Growing up in the Midwest, we have what you call cockroaches. They do exist. However, like with everything else in the heartland that experiences seasonal change, cold winters and autumns have a way of regulating the size of these critters. Nothing prepared me for my move south and meeting the ultimate American cockroach, the Palmetto bug. Here is one of them, just in case you live in a part of the country that is denied the honored presence of these creatures. They are huge, usually 1.5-plus inches in length.
I can take many things. I have eaten fried scorpions, assorted animal parts that would probably not be legal in the states, and bugs in general do not bother me. Cockroaches, on the other hand, are a nuisance I cannot abide. When I see them, without exception, I go on a murderous rampage. When you kill them, you must squash and flush the little devils, or else they will potentially breed from their dead carcasses.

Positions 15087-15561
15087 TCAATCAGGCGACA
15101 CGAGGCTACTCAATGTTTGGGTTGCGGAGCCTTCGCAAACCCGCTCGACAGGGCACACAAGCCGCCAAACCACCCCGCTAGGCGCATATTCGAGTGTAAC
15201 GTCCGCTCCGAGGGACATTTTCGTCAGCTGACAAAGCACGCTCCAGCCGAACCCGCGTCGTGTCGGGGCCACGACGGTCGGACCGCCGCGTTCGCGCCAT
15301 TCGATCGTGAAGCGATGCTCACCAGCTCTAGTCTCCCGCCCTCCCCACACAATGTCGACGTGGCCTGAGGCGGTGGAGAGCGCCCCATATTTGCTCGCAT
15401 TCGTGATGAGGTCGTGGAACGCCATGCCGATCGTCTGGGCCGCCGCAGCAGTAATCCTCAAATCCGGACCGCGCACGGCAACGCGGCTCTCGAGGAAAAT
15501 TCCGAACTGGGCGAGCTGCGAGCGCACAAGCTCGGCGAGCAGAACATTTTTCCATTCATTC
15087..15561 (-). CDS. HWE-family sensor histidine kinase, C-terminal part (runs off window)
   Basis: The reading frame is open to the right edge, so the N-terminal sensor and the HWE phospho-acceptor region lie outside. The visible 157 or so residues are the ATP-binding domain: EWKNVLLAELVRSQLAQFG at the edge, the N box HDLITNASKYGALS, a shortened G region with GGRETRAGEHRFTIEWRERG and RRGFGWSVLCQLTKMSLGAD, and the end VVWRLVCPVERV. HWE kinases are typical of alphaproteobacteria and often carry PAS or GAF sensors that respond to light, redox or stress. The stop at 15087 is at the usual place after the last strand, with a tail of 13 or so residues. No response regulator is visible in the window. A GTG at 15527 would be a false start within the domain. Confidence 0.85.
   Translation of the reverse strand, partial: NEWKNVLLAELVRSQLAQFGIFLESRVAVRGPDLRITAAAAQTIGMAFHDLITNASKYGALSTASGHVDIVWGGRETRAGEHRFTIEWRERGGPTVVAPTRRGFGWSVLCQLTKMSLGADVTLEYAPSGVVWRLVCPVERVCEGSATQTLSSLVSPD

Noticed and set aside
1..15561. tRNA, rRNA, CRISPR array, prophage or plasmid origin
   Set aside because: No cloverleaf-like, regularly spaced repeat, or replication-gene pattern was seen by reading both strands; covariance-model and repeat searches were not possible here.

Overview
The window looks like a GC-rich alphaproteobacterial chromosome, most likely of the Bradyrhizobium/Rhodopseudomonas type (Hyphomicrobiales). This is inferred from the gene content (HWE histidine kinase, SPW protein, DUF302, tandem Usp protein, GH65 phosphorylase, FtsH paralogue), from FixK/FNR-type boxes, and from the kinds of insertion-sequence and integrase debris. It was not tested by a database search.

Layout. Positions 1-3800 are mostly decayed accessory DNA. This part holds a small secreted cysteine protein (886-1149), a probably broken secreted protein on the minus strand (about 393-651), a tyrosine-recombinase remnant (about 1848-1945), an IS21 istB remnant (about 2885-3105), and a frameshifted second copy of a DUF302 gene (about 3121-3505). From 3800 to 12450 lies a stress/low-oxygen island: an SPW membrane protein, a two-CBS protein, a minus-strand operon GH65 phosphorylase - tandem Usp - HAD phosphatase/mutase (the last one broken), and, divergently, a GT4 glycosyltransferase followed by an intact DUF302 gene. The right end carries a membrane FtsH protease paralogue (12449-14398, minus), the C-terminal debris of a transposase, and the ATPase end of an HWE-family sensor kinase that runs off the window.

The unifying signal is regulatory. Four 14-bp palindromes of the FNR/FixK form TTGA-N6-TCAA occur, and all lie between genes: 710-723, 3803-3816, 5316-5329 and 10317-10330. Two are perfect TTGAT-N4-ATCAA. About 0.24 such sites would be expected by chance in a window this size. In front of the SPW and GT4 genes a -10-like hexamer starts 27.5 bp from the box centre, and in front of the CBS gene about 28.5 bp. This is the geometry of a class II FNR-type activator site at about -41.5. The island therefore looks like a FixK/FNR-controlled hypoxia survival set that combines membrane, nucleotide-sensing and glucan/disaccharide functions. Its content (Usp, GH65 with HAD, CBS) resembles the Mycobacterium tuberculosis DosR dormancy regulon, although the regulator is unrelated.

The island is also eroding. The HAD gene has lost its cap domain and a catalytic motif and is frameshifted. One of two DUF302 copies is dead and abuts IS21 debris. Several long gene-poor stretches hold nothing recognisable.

When I first moved down here, I saw one or two of these fine beasts in my place. I killed them, of course, and sprayed the daylights out of my domicile, figuring that this would do the trick. Well, over the past few weeks, they have made a reappearance. One here, one there, to which I am averaging about one kill a week (and yes, sorry to say, Palmetto bugs are cockroaches...I think they just call them Palmetto bugs to give them a special romance or pass the appearance of these things as being something else). I spray the doors, windows, everything. I hate to break down and call the exterminator, but I feel I must. I live on the ground floor and right next to a park, so they have many places to hide and sneak into my residence.
I have made a couple of observations about these bugs. One, as an added bonus to them being oversized cockroaches named after a tree, they can fly, like dung-eating Peter Pans, zipping around the room, resembling a nimble fighter dodging your jabs and sprays. The second big observation is that my exes would transform into an eight year old seeing their first mouse when these ladies encountered them. Needless to say, I am the responsible jerk on bug patrol, so I was obviously not doing my job. Damned you cockroach. Damned you.